We often do things that we intuitively feel are beneficial, often without realising just why. One of the beauties of simulation is its ability to provide insight into a physical phenomena or design. Sometimes described a a computational experiment, simulation can do more, and more easily, in terms of ‘measuring’ a system. I’ve applied this advantage to help describe why putting a couple of flowerpots on top of some tealights is a good thing for room heating.
‘Good thing’ compared to what? Well, surely compared to not putting the flowerpots on top of the candles. Both approaches will supply the same amount of heat to a room, let’s first verify the difference in the response of the room to these two energy-equal forms of tealight heating.
The room air temperature when using the flowerpots is ~14% higher than when not using them. Not a massive difference but appreciable. The (maximum) wall temperature on the other hand is about 17% higher when not using the flowerpots. To explain these two opposing trends let’s look at how the heat generated by the candles is dispersed in the room.
CFD simulation produces a wealth of information, for every object in the model it is possible to note not only their temperatures, but also the heat that flows through them, especially the different types of heat transfer. The 140W that is supplied to the room (not created, but converted from the burning wax) has to pass from the candle flames, through the room space, through the walls, out to the outside. This power must be preserved, rather conserved; power into the room must = power out of the room. Examining the simulation results to track the two main ways in which heat flows from the candle source, by convection (moving air) and radiation (surface to surface infra-red electro-magnetic transfer), to the walls yields the following so called ‘heat flux budgets':
Qconv is the amount of heat convected away from the heater. Qrad is the amount of heat radiated away from the heater. Both measured in Watts.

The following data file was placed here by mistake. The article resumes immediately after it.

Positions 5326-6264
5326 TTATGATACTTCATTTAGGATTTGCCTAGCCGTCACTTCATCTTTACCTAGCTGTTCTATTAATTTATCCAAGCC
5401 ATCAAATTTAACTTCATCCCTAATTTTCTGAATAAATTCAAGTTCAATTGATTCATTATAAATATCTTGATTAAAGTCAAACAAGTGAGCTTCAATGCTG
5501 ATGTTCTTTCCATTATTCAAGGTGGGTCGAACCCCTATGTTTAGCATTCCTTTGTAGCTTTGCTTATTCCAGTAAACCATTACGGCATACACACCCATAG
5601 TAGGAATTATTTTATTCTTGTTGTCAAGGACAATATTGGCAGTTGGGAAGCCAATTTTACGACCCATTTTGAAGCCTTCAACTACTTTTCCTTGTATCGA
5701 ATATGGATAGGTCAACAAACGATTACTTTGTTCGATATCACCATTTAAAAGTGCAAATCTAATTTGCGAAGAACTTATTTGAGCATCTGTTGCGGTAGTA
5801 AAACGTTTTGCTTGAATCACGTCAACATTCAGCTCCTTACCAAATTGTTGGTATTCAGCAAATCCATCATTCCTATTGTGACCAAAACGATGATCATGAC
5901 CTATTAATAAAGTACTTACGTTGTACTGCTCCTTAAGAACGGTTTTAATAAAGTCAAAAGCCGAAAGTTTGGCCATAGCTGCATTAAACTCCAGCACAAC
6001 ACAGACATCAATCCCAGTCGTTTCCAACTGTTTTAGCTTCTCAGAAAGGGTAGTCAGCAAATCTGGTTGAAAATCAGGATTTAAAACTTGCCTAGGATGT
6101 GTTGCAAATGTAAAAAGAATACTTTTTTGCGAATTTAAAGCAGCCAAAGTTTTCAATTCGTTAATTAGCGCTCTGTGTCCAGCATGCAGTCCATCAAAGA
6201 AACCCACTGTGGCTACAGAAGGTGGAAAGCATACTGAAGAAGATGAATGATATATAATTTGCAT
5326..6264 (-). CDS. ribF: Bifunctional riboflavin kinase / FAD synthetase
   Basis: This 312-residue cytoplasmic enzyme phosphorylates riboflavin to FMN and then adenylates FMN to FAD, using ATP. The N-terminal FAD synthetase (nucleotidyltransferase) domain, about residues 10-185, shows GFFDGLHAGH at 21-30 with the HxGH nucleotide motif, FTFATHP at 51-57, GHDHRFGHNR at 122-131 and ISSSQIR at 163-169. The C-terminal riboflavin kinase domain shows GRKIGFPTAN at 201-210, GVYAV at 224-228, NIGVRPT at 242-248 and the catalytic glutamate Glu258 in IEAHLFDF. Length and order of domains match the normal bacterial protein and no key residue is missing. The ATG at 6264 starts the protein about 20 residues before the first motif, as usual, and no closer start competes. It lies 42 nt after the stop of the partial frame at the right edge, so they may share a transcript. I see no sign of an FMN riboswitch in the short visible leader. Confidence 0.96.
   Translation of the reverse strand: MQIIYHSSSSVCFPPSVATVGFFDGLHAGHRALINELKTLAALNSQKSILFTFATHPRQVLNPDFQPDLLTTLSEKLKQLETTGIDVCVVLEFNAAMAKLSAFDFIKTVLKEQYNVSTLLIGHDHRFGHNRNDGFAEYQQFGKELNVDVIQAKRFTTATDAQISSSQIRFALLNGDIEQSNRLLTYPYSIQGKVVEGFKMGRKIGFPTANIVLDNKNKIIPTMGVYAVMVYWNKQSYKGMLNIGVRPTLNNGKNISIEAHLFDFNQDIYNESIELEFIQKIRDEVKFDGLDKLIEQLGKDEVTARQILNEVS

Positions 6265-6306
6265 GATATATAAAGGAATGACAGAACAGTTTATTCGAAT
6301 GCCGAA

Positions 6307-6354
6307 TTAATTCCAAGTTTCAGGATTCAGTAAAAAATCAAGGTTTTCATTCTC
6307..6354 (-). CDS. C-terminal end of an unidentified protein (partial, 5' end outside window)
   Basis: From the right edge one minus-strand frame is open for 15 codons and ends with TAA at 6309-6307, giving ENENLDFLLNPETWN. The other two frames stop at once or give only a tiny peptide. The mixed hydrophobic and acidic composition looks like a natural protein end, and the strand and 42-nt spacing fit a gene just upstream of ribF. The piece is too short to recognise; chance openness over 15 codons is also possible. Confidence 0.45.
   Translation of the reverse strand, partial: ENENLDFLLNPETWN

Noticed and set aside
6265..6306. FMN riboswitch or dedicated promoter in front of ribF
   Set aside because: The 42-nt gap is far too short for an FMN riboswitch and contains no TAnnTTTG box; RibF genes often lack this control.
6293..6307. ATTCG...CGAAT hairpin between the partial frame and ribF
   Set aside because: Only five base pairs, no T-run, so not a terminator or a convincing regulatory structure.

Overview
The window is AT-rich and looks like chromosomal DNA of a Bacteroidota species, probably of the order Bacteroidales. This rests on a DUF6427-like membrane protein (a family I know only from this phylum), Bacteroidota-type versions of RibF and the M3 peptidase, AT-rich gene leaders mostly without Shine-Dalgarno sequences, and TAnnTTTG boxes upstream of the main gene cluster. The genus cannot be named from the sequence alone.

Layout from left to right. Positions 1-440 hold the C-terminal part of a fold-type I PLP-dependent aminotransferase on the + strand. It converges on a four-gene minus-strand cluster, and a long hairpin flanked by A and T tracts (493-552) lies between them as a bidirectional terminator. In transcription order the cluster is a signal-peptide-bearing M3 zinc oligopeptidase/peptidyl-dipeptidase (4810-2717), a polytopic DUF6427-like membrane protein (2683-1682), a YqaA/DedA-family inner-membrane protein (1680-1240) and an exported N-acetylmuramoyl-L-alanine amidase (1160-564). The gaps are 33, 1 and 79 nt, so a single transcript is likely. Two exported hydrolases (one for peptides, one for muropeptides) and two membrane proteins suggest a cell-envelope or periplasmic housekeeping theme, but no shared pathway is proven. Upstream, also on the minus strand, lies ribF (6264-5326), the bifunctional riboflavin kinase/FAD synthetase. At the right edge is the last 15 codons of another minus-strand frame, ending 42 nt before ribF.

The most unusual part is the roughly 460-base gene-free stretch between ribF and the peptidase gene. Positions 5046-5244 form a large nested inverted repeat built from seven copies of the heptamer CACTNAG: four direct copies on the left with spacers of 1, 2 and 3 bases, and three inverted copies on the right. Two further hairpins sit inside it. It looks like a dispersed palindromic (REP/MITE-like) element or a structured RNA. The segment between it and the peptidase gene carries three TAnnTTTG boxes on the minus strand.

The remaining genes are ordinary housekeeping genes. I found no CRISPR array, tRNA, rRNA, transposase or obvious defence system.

The candle flames burn hot, at about 1400 degC. As radiative transfer is related to a T^4 difference (between source and other surface) this results in a much higher proportion of the total heat supplied leaving getting to the walls directly using that mode of heat transfer (43%). Put a couple of flowerpots over those flames and much of that radiative heat is intercepted, heats up the pots, giving the air time to convect it away to the room air, accounting for 80% of the total power supplied. (Sorry, I’m interchanging ‘heat’ and ‘power’ a bit too readily, the are intended to mean the same thing in this case). Sure, some heat then goes on to radiative from the pots to the walls, but much less as the temperature difference between the pots and walls is much less that between the flame and the walls. In fact maybe that’s the real beauty of using the 2nd bigger pot, it provides a secondary radiative interception, catching more heat to then be given back to the air.
So, more heat goes to the air, increasing the room air temperature. Less heat is ‘lost’ in radiating to the very large surface area (and very cold) walls where that paltry amount of heat does very little to make an occupant feel more comfortable (well, it does much less than an increase in the air temperature).
However, at this stage I’ll come clean and admit to all the simulations done so far being… what’s the word?…. ‘untrue’.
All the above was simulated with a ‘steady state’ assumption. That is that the whole system has been assumed to be up and running for long enough that it has settled down to a state where temperatures do not change any more. In reality these 4 tealights only last 4 hours.
Next up I’ll be simulating the transient response of the room to these two heating methods, see what both are like after 4 hours.Who knows, maybe the flowerpot method will prove to be even more beneficial compared to bare candles under those time constraints? Both time, and simulation, will tell.
19th November 2013, Ross-on-Wye